Posted on August 2, 2011 By Art Feierman
The Z3000 does have some spare lumens. It’s another projector that’s average in brightness, so I can’t beat on it too much, since it measured a good 150 lumens more than my own RS20. So, it has adequate brightness for sports. While the Z3000 we calibrated, never had quite as good color as we expected (strange color management abilities?), it still looks good on sports and Discovery HD, etc. The skin tones weren’t as good as most, but then, considering lamp variations, etc., another unit might have done better. (Still we have to blame a little on the less capable color controls.) Sharpness is better than average for an LCD projector, but not a match for a good DLP. The Z3000 is more a well rounded, average brightness projector that just makes the UHC cut, rather than a projector particularly good for sports and HDTV.
The Sony HW15 was certainly in contention for one of the two Best In Class – Runner-up awards. More than anything else this is the category that cost it an award. It’s another projector without the lumens to really well with some ambient light present, as it only measured 771 lumens. True, that’s not a whole lot less than the JVCs like mine, but those aren’t the competition. In the Sony’s class, the projectors are in a sense more versatile, and less focused just on movies and picture quality.
Given the lumens, the Sony does well with the content, but, again, not enough lumens to do battle in terms of sports and HDTV content calling for brightness/some ambient light. In that regard it has to go head to head with the LG projector – both are LCoS, both have CFI for motion smoothing, both have similar sharpness and excellent color. The LG costs maybe a couple hundred less at this time, but the killer difference between these otherwise similar projectors is brightness. The LG can match the Sony’s 771 lumens and raise it by 609, about 80% brighter (1380 measured lumens).
End of conversation. For this type of viewing, my money strongly favors the LG.
Above, a little sunlight coming in the partially open shades on the doors. The image on the screen is about 112″ diagonal, put there by the Optoma HD8600 with its 1110 measured lumens. The room is much brighter in reality, than it appears here. The image on the screen is sufficiently brighter than the rest of the room, that the room appears dark. I can sit in my captain’s chair, there on the left, and easily read a newspaper in that light.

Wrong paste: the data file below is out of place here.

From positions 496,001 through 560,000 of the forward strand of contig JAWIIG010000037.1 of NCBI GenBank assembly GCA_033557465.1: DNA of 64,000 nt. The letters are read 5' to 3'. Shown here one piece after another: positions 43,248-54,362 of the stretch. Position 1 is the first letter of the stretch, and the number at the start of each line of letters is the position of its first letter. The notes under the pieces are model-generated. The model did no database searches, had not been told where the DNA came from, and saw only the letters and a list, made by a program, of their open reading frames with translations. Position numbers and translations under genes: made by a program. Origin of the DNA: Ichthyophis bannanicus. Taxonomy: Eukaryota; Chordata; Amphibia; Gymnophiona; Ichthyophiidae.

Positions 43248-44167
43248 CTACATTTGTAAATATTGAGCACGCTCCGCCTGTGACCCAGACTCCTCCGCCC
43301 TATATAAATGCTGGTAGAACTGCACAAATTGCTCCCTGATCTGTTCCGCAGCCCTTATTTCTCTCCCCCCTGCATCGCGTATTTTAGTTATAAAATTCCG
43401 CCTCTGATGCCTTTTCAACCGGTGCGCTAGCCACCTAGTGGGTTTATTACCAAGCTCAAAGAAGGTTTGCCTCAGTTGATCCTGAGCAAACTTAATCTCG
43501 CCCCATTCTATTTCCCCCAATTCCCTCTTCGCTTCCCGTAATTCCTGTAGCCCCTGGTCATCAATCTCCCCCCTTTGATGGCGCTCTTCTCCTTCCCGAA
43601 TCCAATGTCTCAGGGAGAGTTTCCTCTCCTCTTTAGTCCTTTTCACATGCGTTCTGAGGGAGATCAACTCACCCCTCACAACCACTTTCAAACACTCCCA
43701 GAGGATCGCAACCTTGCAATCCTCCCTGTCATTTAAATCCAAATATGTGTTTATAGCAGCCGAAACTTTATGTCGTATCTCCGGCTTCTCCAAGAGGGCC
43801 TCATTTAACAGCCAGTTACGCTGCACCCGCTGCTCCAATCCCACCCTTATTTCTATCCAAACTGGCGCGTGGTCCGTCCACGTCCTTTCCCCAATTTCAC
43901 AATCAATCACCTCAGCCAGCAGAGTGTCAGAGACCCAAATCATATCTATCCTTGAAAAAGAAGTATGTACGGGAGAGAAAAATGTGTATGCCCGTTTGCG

You don’t have to read the following paragraphs about the Screen Play 8602, you just have to know that if you mount it close, and up high as it will mount, this is by easily the brightest projector in the group. It’s a nice, sharp DLP. It has CFI for smoothing motion (best for sports). (And don’t forget the great color.) That’s it. It’s got all you want for sports and HDTV viewing. The rest, below are the unusual details of how the unique optical setup, can give you the option of all those extra lumens.
Oh, the InFocus SP8602, when ideally mounted, easily has more lumens than any other projector it this class. You may note that in the chart I show a respectable 1110 lumens, but that’s mounting the projector at the mid point of the lenses zoom range, and mounting the projector just a couple inches above the top of the screen surface. Now that’s how we normally measure.
You must realize that projectors with lots of range in their zoom lens will also have varying brightness, with the projector signicantly brighter at wide angle (closest to the screen) than telephoto (way back for shelf mounting). The thing is, the InFocus gets a much larger boost in lumens as it moves roughly three feet closer to the screen, from the mid-point to wide angle. In fact with minimum distance placement, we measured 1343 lumens. That’s almost an 18% drop for that small movement, a lot considering the lens is only a 1.5:1 zoom. Consider the Epson UB projector. With the same screen, their best in report 2.1:1 zoom has these characteristics: A 23% drop from wide angle to mid. That’s not much more loss in lumens considering that’s about a 6 foot difference in placement, not 3. OK, you can understand that if you want max lumens from the SP8602, you’ll want to mount close.
But that’s only half the story. Their lens setup has another behaviour I’ve never encountered before. Lens shift only works in a narrow range, it only allows the projector to be mounted from just above to maybe 2 feet above the screen top. The thing is, we’ve measured lens shift effects on brightness with other projectors. Normally varying the height as much as the range of the InFocus only affects brightness by a few percent (the Epson about 3). With the InFocus, though, instead of mounting just above the screen top, mount it at maximum (for a 100 inch screen, the InFocus can be anywhere from 2.5 inches to about 15 inches above the screen top.
When you go the maximum, though, brightness jumps about 18.5%, not just a couple. Thus, if you can mount it high, and close – wow, all of a sudden you are approaching 1600 lumens!
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